**More**: I have also taught the lower level algebra classes with lots of first-generation college students, single mothers, people in drug and alcohol rehab programs, and people with lots of other personal issues. Many really nice people trying to get an education, but with very difficult lives.

**Faculty**: Even our math faculty have some interesting stories.

Berthe’s Jewish family had to leave Egypt in 1956. After a couple years in Europe the family came here, she studied at Bellvue, got a masters in math at the University of Washington and joined the BCC math faculty. Now retired, but endowed a math scholarship here for women.

After the revolution Tony left Iran by mule over the mountains to Turkey and then to a camp in Europe. Took classes at Bellvue, got a masters in math at Western Washington State University and joined the Bellvue math faculty.

Larry (the MC at the conference) was a high school drop out who then worked menial labor jobs for a couple years (even spent a week in jail in Salt Lake City as a 17-year old vagrant). Started at a community college, finally earned a PhD in math at the University of Minnesota and joined the Bellvue math faculty.

We also have tenured math faculty from Korea and India as well as part-time faculty from several other countries including a Jewish fellow from Russia with PhDs in math and physics.

And lots of bright young full-time faculty, our future.

Spring of 2002 was the beginning of the season that would make or break me as a painting contractor. I’d decided two years earlier to put my experience to work for me, and in some ways it was paying off. I was finally starting to charge what I was worth. But both the kids were still small, and I was constantly torn between their needs and my company’s. The mountain of taxes, bids, payroll, invoices and all the other things that go with small business ownership was becoming an avalanche.Painting was what I knew, and it felt like the only way I was ever going to make a decent life for myself and my children. Even now, I am a practical person: I accept what’s proven to me. At that time if someone had told me I needed an angel I’d have laughed. Up until then I had no evidence that angels even existed, but it took only one encounter to change my mind.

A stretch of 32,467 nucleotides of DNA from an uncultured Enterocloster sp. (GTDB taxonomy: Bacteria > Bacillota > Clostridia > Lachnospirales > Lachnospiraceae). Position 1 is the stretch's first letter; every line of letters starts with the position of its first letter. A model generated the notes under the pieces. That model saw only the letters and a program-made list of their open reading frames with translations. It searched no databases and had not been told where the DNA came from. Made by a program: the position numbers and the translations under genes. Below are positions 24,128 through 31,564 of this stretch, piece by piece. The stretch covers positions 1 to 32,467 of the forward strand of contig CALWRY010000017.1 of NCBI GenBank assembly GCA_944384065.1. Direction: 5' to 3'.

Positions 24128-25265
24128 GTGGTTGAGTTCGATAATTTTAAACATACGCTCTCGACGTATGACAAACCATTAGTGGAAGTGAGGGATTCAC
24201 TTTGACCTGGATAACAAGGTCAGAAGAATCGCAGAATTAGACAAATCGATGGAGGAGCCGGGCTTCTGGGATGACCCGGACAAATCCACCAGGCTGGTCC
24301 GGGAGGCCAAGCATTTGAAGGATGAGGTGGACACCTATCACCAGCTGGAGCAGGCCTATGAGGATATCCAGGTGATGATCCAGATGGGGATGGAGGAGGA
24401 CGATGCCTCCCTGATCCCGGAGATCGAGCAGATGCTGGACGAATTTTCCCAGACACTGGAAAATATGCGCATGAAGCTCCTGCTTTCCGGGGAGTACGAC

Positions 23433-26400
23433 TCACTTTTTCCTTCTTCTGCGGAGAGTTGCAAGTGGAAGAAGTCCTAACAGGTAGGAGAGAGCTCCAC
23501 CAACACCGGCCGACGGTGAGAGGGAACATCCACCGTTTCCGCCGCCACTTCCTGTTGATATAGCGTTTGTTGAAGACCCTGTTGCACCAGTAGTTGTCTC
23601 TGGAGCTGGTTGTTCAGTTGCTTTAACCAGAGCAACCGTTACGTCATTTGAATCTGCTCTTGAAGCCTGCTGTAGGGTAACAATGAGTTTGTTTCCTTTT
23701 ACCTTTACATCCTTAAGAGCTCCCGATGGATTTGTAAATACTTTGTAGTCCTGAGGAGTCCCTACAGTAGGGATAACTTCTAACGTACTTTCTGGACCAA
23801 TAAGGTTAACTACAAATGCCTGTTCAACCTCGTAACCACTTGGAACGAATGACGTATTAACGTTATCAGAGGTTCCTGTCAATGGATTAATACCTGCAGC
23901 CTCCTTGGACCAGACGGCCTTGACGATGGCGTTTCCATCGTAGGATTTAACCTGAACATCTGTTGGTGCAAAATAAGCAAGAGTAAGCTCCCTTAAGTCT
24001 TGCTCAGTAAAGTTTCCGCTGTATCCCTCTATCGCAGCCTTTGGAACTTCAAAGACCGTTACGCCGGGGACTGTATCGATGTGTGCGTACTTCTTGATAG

It was sunny, clear and warm, the kind of day at the beginning of the season that smells like money to painters. The first few hours of the morning had been spent on phone calls, gathering tools, getting youngsters off to daycare and workers off to jobs. I left the house late and realized I had absolutely nothing to eat. So I stopped at QFC, and when I got out of the store with an armful of sandwiches and a mouthful of barbeque burrito, someone was waiting by the car.

“I used to be a painter too.” She told me in a rather sweet, high voice. It seemed an odd way to start a conversation. Maybe she’d noticed my smeared clothes or the car full of tools. I don’t recall what she was wearing, but she had dark hair like mine and was at least as tall as I am. She kept talking to me as I opened the car and put my lunch inside. I’m sure I replied to her; I’m a gregarious person and never let a chance to talk get by me, but I only remember the things she said to me.

“When I was thirty five I went back to school. That was four years ago. I just graduated with a Bachelor’s in Nutrition from Bastyr.”

I was thirty five.

She talked more about how glad she was to have a degree, how wonderful it was to learn about nutrition, how she wasn’t going to have to paint any more. She gave me her name and her phone number.

QFC is in the same parking lot with the Burger King that used to be Herfy’s. Hearing her story there was powerful. Back in ’82 Herfy’s had been my first job, back when I was an honors student at Nathan Hale High School. None of the shiny dreams everyone else had for me had survived. Anything less than an A was a failure in my dad’s eyes, and he pulled me out of high school in my senior year. I finally graduated two years late and just drifted away from community college and landed in the trades.To this day that parking lot reminds me of high school and being fifteen years old.